Spiders in Missouri | Identification, and Risk

Missouri is known as the ‘show me’ state so you may want to avoid crossing through here if you have a fear of spiders! 

There are certain conditions that are more attractive to a spider looking to set up a home; a large variety of insect prey, warmer conditions, and good areas to hide. 

There is a lot of variation in the appearance of spiders, even within the same species! (Juvenile, adult, male, female, etc.) and Missouri is home to so many that we may not touch on them all here but this is a good start for getting to know (or for how to avoid) these ominous eight-legged visitors!

Most Venomous Spider in Missouri

There are many spiders native to Missouri, but of these, only one is considered truly venomous. Read on to learn how this spider earned its dramatic name and what you should do if you encounter one in your home or garden. 

Black Widow

Scientific Name: Latrodectus mactans

Black Widow
Credit: Konrad Summers by CC 2.0

The black widow is one of the most renowned spiders in Missouri. These glossy black spiders have an extremely poisonous venom that contains the neurotoxin latrotoxin. 

Males are about half the size of females and are considered harmless. Females can be 1 ½ inches long including their legs and have eight eyes arranged in two rows of four. 

If you see one on your property, be assured that there are most likely close by. Left undisturbed, they seldom bite but they can move extremely quickly if they feel trapped.

Reactions to bites are seldom serious but you should seek medical attention because if the bite is severe, you may need a muscle relaxant. Symptoms usually begin after around 30 minutes. 

You may find them in boxes, eaves, woodpiles, and other dark corners and neglected spaces. 

It is in fact a myth that the female always consumes the male after mating: this is only likely when kept in a cage where he is unable to escape.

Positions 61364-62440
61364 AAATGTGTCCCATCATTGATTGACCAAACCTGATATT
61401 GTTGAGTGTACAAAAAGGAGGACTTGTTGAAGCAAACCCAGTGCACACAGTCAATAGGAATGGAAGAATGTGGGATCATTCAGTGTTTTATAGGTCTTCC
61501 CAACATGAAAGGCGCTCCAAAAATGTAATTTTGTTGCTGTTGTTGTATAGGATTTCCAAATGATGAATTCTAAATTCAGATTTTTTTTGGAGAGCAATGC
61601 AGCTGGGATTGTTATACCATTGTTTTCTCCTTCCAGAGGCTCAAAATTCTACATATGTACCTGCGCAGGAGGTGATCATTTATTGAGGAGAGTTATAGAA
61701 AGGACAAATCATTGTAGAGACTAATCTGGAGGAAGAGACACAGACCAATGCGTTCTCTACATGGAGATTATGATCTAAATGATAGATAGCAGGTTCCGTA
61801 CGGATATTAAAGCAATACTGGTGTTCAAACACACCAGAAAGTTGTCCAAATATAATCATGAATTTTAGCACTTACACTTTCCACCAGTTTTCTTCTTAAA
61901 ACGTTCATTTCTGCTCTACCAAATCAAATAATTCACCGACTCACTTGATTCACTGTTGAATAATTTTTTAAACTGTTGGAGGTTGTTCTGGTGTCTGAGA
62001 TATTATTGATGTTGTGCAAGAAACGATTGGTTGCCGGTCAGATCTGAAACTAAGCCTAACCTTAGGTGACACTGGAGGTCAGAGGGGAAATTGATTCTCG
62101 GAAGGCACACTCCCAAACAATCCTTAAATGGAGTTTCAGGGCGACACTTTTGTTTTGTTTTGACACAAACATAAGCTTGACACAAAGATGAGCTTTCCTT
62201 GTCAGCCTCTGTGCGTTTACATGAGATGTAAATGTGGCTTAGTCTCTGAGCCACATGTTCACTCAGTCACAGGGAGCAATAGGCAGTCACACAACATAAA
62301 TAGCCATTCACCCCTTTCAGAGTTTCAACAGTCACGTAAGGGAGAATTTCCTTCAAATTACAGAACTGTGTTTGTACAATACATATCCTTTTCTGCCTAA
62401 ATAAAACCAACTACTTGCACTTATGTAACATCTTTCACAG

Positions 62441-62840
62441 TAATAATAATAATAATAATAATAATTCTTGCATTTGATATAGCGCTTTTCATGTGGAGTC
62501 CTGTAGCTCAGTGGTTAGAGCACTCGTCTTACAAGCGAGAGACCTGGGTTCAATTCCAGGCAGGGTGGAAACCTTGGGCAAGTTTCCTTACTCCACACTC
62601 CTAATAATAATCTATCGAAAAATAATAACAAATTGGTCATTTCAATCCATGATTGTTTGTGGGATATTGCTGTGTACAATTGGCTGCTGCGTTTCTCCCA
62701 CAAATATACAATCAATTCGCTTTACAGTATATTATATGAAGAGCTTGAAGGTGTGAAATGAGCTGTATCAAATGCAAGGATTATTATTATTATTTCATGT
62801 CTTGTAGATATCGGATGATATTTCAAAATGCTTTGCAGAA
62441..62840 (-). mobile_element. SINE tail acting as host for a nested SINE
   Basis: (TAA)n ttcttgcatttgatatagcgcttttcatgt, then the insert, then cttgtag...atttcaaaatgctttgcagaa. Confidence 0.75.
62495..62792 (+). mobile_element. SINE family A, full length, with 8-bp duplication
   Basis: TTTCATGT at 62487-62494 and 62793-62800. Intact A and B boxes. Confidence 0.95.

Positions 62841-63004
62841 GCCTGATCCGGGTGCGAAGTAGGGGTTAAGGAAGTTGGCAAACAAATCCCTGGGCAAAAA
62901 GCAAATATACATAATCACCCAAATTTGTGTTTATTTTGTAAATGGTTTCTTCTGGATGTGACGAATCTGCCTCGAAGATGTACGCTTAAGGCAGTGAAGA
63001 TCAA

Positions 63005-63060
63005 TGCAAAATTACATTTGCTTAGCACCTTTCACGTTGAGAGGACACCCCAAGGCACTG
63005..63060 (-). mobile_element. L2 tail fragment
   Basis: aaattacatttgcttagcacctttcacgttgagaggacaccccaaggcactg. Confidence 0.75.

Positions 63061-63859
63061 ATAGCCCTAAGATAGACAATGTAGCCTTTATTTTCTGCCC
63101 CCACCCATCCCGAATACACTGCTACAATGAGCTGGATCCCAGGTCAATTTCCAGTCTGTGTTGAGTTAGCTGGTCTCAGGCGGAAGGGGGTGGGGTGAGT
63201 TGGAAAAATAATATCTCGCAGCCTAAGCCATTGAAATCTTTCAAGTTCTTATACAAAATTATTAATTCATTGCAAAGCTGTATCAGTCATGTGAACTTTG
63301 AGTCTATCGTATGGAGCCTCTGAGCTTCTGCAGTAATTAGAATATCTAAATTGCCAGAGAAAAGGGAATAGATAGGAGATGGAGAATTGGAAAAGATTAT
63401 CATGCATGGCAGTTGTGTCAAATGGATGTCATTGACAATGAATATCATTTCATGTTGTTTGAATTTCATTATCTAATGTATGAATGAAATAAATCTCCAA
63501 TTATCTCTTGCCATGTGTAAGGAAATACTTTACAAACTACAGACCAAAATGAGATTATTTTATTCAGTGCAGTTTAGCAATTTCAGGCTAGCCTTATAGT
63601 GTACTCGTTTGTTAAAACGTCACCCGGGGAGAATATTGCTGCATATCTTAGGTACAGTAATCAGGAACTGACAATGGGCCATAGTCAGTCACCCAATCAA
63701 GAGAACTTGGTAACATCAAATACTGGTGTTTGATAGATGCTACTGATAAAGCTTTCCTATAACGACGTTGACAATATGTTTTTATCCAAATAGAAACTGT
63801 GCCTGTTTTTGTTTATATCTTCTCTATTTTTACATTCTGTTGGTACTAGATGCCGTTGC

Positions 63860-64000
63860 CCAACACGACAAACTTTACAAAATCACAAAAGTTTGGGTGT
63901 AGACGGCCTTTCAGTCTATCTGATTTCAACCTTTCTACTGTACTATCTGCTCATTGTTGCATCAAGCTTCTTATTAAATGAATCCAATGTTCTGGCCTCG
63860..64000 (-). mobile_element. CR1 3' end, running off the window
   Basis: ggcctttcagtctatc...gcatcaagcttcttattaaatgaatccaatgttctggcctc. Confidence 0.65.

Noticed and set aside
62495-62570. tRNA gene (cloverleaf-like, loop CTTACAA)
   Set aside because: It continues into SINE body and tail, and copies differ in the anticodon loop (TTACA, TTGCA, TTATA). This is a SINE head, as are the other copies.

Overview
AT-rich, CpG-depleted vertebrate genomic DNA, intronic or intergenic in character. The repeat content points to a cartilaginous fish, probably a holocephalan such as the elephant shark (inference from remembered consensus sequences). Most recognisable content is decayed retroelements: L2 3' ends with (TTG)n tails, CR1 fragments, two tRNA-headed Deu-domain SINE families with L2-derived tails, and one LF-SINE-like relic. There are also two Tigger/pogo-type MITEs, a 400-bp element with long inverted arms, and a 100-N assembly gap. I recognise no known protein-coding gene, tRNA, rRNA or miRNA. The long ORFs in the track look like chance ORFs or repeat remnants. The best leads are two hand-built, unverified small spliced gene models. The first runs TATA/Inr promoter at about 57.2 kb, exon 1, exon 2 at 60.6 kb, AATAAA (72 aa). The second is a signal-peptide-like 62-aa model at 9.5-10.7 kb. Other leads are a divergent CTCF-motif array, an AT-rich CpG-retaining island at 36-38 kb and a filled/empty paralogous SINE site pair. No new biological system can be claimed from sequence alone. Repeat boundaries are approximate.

Remember, there are no known fatalities resulting from a black widow bite in the US and globally, only three were from species not native to Missouri.

Common Spiders in Missouri Identification

You’ve probably already met many of these spiders as they are a well-integrated part of human society, frequenting our gardens and inhabiting our basements and garages. 

There are so many different species in Missouri that we couldn’t possibly list all of them here but whether you’re hoping to discover or avoid our eight-legged cohabiters, this is a good start for identifying their benefits and risks! 

Cellar Spider

Scientific Name: Pholcidae

Cellar Spider
Credit: David Short by 2.0

Commonly found in Missouri homes and buildings, cellar spiders vibrate if their web is touched or otherwise disturbed. 

This species will hunt other spiders and so they help to control some of the more dangerous visitors to your home! 

Cellar spiders’ delicate appearance is deceptive: as well as hunting other spiders, they are known to predate upon bees and wasps! 

The webs of cellar spiders are usually created in damp and dark corners of caves, under rocks, loose bark, and in abandoned mammal burrows.

Domestically, you might find them in undisturbed areas of buildings such as high corners, attics, and cellars, hence the common name “cellar spider”

They are often confused with the British ‘crane fly’ also known as the ‘daddy long-legs’ but they could hardly be more different! 

Wolf Spider

Scientific Name: Lycosidae

Wolf Spider
Credit: Bidgee by CC 3.0

Despite being one of the most familiar spiders in Missouri, these spiders live up to their lone wolf status and are solitary creatures, thriving by themselves. They have incredible eyesight and most remarkably, do not even spin webs!

The female wolf spider carries her eggs in a sac attached to spinnerets at the end of the abdomen but her motherly instincts don’t end there! Even after the eggs have hatched, the baby spiderlings cling to the mother’s abdomen where she carefully nurtures them until they are ready to leave. 

Wolf spiders may inject venom if stressed or provoked; however, their threat is minimal and most injuries can be dealt with using an ice pack. 

Look for this solitary soldier in gardens, grasslands, sand dunes, and herb fields or if you want to avoid them, make sure your home is free of clutter and have some peppermint oil and boric acid on hand. 

Jumping Spider

Scientific Name: Salticidae

Jumping Spider
Credit: Thomas Shahan by CC 2.0

This spider will bite in defense but this is not poisonous. It has a huge family with species members varying in appearance quite vastly but all of them share a very useful and common trait: their eyesight. 

With four pairs of powerful eyes including one forward-facing principal pair, they are great and self-sufficient hunters.